Lucy Rose @ Esplanade Recital Studio (7:30pm, 16.03.14)

“This is so surreal,” Lucy Rose Parton says, adjusting the guitar strap over her shoulder and shaking her head as if trying to wake from a dream. “How do you guys even know who I am?”

She’s addressing the hundred or so people before her, but especially the ten in the front row who have worn their Lucy Rose merchandise tees to the gig.

It seems almost an odd question to ask after such an intimate gig — as if one had played songs written in a diary on the guitar to a bunch of friends then asked them what the hell they were doing in her living room. Never mind that these were friends who were half in love with her and who could sing along to every one of her songs, and scream ‘AAAHHH’ right on cue after that line in the refrain of ‘Bikes’.

[youtube width=”457″ height=”343″]http://youtu.be/xym69qVmrec[/youtube][spacer height=”10px”]

At one point, Lucy (we’re on first-name terms now, right?) also shares that she’s written a new song titled ‘Nebraska’, inspired by a book she’s read by Willa Cather, and we all feel as though we should ask her if we could borrow it for the weekend — we’d return it to her the next time we hang out.

Honest, fragile and personal, it was a set that made us all voyeurs to her emotions and insecurities. But as flawless as the set was, and as flawless as Lucy Rose was, and as flawless as her vocals were, one couldn’t help but yearn for a tad more bite in the music.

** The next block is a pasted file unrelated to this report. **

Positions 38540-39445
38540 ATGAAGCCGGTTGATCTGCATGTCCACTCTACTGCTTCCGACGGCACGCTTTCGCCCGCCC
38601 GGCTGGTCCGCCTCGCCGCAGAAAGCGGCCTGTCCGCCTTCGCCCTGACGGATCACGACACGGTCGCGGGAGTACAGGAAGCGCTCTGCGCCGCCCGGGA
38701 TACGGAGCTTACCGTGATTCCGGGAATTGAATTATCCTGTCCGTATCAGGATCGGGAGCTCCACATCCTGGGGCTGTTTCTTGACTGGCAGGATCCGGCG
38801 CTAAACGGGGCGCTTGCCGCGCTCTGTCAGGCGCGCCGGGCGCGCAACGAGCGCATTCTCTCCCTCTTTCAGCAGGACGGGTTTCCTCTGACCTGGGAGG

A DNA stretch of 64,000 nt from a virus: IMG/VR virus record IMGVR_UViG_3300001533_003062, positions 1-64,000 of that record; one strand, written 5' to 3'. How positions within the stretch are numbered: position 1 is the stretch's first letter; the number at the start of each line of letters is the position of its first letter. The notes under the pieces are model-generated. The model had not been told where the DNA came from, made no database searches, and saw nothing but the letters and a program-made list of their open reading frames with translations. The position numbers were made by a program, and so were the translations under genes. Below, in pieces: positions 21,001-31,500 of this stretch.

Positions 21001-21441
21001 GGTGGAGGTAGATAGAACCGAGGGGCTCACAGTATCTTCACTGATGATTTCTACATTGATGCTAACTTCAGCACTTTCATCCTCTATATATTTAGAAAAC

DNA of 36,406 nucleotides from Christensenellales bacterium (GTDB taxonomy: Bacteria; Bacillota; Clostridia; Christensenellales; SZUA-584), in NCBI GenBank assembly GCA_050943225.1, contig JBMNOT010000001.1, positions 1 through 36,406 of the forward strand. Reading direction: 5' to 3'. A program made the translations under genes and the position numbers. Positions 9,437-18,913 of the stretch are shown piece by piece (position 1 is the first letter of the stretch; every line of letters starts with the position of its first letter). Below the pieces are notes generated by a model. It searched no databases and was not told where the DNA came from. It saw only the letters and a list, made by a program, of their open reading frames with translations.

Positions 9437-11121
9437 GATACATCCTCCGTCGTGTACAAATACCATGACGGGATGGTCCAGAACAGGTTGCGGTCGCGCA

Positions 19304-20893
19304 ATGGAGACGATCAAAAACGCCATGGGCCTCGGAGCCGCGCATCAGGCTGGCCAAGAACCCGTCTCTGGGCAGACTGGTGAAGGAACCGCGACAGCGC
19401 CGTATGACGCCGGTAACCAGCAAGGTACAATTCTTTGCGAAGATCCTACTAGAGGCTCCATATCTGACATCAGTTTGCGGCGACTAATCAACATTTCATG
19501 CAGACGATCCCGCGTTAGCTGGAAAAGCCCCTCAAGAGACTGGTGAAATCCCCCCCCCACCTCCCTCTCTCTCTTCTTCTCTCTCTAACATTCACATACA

As one critic put it more aptly, Like I Used To creates “a hazy sound that leaves you feeling as if you’ve bathed in lavender oil – lovely, but lacking the acerbic touch that would elevate her to a leading role.” Lucy’s talent is quite apparent, and her rising fame quite unsurprising despite her own bewilderment at it; but if she were to shed the comparisons to Laura Marling (not that that’s not a compliment by any measure) there will need to be more elements of surprise — like that amazing version of ‘Shiver’ she played on electric guitar instead of an acoustic (“We were flying, so I couldn’t pack too many guitars”) that added a dream-like patina to heartache.

Nevertheless, it was an unquestionably beautiful performance made literally up-close-and-personal when the audience swarmed the stage within centimetres of her, in response to her quite misinterpreted invitation to ‘stand and boogie’.

“This is insane. Who knew?” She mutters into the mic but not to the audience. “Who would have known that my best show would be in Singapore?”

By Zixin Lin